Research In Action

Research In Action

Reducing Disparities: Race/Ethnicity in Transportation Data
August 24, 2021

Racial and ethnic disparities and inequities have been documented across various transportation outcomes, including crash and crash fatality rates. Analyzing population-level data would enhance our understanding of the origins of racial and ethnic differences in transportation outcomes, as well as improve our ability to develop interventions and policies to reduce them. However, very few studies have examined disparities and inequities using population-level transportation data sources since they often do not contain race/ethnicity information.

To this end, my colleagues and I recently began exploring various methods of incorporating race/ethnicity information into large datasets. In an article published in Traffic Injury Prevention, we describe the utility of estimating race and ethnicity using the Bayesian Improved Surname Geocoding (BISG) algorithm. The BISG algorithm was developed by the RAND Corporation as an approach to produce accurate and reliable group- or population-level race/ethnicity estimates.

The algorithm compares each individual’s last name and residential address to the US Census surname list and the racial/ethnic composition of their US Census block group. It then produces a set of probabilities an individual belongs to each of 6 mutually exclusive racial/ethnic groups (defined by the RAND Corp): White, Hispanic, Black, Asian/Pacific Islander, Multiracial, and American Indian/Alaskan Native. We hypothesized BISG may be a feasible method to incorporate race/ethnicity into traffic data sources that do not collect this information, since these data sources often contain residential addresses and last names.

What We Did

First, we identified over 4 million drivers (ages 17-99) with a known race/ethnicity in the New Jersey Safety and Health Outcomes (NJ-SHO) Data Warehouse. Using these drivers’ last names and residential addresses, we determined the likelihood each driver belonged to each of our race/ethnicity categories using the BISG algorithm. We then compared how similar the BISG estimates were to the known race/ethnicity variables.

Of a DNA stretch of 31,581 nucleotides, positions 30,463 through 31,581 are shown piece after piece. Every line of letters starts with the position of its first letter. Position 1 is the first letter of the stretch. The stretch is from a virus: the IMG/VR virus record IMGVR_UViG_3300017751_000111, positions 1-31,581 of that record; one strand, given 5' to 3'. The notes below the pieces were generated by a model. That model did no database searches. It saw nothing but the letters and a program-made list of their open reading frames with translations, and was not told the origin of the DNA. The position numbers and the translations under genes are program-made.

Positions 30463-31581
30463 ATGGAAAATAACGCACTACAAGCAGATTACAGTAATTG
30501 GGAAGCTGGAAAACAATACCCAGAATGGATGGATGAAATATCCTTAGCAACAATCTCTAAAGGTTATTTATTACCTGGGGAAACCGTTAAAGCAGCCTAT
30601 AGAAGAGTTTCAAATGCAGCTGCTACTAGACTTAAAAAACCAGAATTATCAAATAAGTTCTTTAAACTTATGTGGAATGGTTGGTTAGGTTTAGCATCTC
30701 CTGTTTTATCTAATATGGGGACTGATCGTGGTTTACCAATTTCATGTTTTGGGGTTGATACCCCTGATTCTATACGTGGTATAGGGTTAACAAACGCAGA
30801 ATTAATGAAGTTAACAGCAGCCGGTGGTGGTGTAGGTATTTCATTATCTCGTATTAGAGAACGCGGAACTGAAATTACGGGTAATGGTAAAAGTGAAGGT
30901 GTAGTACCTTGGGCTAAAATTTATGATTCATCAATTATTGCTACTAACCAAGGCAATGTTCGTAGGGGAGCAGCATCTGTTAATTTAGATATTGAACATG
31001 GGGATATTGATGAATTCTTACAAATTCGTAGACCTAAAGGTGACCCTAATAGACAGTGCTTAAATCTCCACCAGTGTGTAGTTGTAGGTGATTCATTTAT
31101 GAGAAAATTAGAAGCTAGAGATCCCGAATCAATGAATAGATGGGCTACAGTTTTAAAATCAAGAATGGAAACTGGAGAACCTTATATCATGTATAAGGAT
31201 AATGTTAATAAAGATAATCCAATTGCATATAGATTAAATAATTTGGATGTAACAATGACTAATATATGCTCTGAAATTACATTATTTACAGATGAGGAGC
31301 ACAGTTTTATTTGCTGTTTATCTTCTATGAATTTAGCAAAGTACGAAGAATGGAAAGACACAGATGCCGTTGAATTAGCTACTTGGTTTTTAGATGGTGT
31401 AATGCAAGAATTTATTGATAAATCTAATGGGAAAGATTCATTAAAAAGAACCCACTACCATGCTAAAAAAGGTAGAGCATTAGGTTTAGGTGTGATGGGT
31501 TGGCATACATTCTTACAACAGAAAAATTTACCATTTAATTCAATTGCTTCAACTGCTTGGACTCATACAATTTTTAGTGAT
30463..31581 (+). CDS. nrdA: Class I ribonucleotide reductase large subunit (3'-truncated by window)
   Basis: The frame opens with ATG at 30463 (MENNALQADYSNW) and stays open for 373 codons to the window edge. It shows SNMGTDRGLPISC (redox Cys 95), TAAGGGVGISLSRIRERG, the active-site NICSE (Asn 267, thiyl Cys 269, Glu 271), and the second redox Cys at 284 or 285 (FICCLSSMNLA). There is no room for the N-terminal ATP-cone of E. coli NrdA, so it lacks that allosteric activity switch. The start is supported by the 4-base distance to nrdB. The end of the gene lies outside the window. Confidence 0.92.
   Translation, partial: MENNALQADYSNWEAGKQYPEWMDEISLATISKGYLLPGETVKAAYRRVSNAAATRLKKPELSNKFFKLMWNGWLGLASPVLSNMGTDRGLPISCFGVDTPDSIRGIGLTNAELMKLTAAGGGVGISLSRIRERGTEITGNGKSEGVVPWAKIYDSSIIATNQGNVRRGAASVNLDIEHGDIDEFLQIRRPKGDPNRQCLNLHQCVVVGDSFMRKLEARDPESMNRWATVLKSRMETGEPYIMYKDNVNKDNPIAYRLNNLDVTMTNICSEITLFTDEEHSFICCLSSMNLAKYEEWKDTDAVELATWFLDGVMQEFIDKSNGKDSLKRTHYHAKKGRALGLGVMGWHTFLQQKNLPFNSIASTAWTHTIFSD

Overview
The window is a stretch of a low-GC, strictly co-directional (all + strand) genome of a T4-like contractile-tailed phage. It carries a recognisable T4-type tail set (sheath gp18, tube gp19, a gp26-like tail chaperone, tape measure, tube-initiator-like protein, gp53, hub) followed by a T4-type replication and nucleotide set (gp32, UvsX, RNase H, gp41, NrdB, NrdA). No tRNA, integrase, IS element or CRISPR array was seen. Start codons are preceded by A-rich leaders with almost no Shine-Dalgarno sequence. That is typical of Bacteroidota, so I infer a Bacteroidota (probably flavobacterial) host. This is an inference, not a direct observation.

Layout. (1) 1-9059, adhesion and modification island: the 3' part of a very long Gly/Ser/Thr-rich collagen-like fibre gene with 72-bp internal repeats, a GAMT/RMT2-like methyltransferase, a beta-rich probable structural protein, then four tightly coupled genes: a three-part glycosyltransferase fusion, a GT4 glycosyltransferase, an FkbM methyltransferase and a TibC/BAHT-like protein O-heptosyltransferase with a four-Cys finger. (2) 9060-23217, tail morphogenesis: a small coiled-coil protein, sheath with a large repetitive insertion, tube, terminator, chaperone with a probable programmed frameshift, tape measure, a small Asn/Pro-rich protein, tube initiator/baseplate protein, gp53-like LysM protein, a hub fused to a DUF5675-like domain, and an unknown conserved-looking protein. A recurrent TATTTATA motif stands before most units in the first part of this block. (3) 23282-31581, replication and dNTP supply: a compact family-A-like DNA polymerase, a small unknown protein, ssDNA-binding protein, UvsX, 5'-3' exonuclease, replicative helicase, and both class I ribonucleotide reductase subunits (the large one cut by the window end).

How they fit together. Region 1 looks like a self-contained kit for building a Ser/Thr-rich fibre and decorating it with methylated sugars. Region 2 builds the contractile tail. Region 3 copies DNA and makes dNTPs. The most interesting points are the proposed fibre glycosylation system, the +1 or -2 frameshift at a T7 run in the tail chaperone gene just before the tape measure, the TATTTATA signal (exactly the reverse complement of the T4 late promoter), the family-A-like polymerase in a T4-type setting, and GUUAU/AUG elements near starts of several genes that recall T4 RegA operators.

What We Found

We calculated BISG race/ethnicity probabilities for ~99% of drivers in our sample. Overall, we found BISG probabilities were extremely similar to known race/ethnicity values for the four largest racial/ethnic groups in our sample: White, Black, Hispanic, Asian/Pacific Islander. However, we also found BISG estimates were not similar to the known values for Multiracial and American Indian/Alaskan Native drivers, which is consistent with previous applications of BISG.

What This Means

The BISG algorithm is a promising method to incorporate race and ethnicity for the 4 largest racial/ethnic groups in population-level crash, licensing, and other transportation databases via use of collected name and address data, regardless of whether these data are linked to external sources with known race and ethnicity information. Taken with previous studies, our findings suggest applying BISG to traffic safety analyses may also reduce potential biases commonly found in data collection and analysis, ultimately promoting more effective traffic safety interventions and equitable policies.

Ethical Guidelines to Consider

While our goal is to promote research to reduce racial and ethnic disparities in transportation contexts, we believe it is important to highlight important ethical guidelines for researchers to consider before beginning this line of work:

  • Race and ethnicity are social constructs and should be used to identify populations at-risk for adverse outcomes due to other causal factors that can be the target of intervention.
  • Routinely using race/ethnicity in analyses may provide support to false beliefs that disparities are caused by race/ethnicity instead of other underlying factors (e.g., behaviors, income level, education, environment). Because of this, researchers should explicitly state why and how they included race and ethnicity variables.
  • All relevant factors (e.g., racism and discrimination, wealth, age, language, and environmental exposures) should be considered when interpreting racial and ethnic differences. In particular, researchers should adjust for socioeconomic status and social class in analyses, which are the most common sources of bias in racial and ethnic differences.